Date of Award


Degree Type


Degree Name

Master of Science in Ocean Engineering


Ocean Engineering

First Advisor

M. Reza Hashemi


Renewable energy can be a promising approach to supply energy for remote areas and islands, address price volatility of fuels, hedge against supply insecurities, and reduce CO2 emissions. Renewable energy has the power to create self-sufficiency in terms of electricity and the ability to be cost-effective and competitive in many areas. However, renewable energies are site specific. It is necessary to assess each case study separately to examine the available resources, environmental constraints, and socio-economic factors. Site assessments include resource characterization, technical practicability, economic feasibility, and market conditions.

The objective of this thesis is to assess the feasibility of renewable energy technologies in Cuttyhunk Island in Massachusetts, USA. Cuttyhunk Island is subjected to the constraints of islands’ electricity supply and it therefore can represent a good case study. Renewable resource assessments as well as technical, economic and market analyses have been performed to assess advantages and drawbacks of the site for the transition towards renewable energies.

Based on the analysis, which was carried out using available data and information from local residents, the feasibility of an integrated renewable energy system using wind, solar and wave power has been studied in order to supply electricity demand. The initial assessment showed that wave energy is not competitive compared to wind and solar in terms of cost and technology readiness. An integrated renewable energy system for the island was proposed, which includes a Photovoltaic-Wind-Diesel-Storage (PWDS) system. It was shown that the performance indicators for a renewable system combined with battery storage and diesel generators are the most competitive solution. The Levelized cost of electricity (LCOE) for the PWDS is estimated at $0.2587/kWh based on the available data and simplifications which were applied.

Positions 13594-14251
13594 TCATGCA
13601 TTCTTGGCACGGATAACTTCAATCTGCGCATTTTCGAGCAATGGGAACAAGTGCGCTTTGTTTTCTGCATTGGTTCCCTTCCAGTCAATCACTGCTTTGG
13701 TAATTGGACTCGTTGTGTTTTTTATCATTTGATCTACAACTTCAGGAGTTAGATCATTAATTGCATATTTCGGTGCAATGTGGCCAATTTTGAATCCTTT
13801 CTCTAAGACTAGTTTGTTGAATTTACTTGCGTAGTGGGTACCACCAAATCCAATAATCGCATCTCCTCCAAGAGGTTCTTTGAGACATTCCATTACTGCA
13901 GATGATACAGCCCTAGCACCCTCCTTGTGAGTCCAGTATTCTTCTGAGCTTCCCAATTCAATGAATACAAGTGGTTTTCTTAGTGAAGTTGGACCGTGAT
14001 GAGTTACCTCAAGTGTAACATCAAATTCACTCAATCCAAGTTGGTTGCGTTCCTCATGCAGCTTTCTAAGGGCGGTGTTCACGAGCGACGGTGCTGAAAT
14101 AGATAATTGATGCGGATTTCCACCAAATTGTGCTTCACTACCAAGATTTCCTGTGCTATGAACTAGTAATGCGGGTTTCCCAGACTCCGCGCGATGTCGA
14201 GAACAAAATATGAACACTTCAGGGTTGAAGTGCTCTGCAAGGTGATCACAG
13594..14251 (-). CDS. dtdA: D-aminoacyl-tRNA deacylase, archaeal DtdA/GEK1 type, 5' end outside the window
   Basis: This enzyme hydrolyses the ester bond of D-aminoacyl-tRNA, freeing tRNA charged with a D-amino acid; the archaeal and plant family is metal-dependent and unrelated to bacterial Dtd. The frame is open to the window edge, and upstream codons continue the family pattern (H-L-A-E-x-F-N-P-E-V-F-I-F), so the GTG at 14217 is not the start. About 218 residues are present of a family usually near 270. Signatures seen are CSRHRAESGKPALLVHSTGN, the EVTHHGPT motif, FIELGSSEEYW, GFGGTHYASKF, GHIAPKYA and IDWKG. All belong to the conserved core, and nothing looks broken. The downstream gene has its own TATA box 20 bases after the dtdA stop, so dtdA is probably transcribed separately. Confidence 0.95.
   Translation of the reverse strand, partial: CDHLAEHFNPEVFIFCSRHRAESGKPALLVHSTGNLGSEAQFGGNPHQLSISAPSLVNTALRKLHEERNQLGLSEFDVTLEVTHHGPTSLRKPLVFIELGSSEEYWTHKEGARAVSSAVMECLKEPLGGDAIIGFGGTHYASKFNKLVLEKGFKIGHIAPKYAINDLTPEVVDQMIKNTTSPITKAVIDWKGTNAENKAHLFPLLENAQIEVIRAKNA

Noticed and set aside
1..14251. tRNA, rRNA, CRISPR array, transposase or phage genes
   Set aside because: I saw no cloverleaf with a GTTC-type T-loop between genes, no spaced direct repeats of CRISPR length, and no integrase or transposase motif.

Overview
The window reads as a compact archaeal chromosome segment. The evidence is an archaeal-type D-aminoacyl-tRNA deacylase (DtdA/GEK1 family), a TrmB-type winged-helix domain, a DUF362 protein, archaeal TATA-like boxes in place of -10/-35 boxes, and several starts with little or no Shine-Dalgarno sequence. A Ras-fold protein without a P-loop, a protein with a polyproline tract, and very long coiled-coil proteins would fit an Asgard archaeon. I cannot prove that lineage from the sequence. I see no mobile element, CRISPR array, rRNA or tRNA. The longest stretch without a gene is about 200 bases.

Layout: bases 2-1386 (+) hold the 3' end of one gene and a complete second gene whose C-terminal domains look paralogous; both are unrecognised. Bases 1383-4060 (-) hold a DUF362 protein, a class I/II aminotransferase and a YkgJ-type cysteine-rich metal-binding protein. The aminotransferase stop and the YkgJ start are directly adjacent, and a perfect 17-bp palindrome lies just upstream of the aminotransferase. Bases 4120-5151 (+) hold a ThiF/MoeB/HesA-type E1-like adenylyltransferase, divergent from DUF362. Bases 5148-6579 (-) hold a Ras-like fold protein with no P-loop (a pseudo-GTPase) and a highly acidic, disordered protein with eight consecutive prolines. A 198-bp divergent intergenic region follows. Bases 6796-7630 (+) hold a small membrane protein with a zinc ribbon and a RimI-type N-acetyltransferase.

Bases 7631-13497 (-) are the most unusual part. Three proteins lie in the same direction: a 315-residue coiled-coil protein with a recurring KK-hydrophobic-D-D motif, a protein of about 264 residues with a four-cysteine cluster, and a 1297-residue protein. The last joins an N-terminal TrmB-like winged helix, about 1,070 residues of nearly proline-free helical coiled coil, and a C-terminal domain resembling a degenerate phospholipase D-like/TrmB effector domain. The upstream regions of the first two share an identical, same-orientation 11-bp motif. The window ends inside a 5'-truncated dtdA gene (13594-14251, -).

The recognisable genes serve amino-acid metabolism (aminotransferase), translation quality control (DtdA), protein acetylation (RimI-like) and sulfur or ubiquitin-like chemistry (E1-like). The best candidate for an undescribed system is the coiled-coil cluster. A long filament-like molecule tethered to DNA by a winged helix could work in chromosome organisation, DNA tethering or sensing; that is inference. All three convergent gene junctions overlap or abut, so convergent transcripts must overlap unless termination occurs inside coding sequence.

The wind turbine used in the system has a capacity of 100 kW and a portion of the electricity generated was 42.96 %. Total production of the wind turbines is 323,339 kWh/yr. The ground mounted solar arrays of the system have a portion of the electricity consumed of 42.9% with a capacity of 234.7 kW. The total energy production of the PV array is 322,867 kWh/yr. The 100 kW diesel generator accounts for 14.14 % of the electricity supplied. The battery storage system consists of lithium-ion batteries and has a capacity of 533 kWh. The storage can establish an autonomy time of 8.20 hours on average and stores 1,599,000 kWh before it has to be substituted at the end of its expected lifetime of 11.84 years. The storage ensures that the system has a renewable fraction of about 79 %.

This research shows that a self-sufficient renewable energy system is also possible for Cuttyhunk Island. The LCOE of a system with 100 % renewable energy fraction are $0.66/kWh. Subsidies for self-sufficiency however, can change these numbers, as they can contribute a proportion for the development of self-sufficient energy systems, even though a hybrid system has lower net present costs and provides electricity at lower costs.

The work in hand should be understood as a n initial feasibility study that needs to be continued with more detailed data. For instance, wind measurements should be performed on Cuttyhunk Island in order to better estimate the real wind speeds and its available power.



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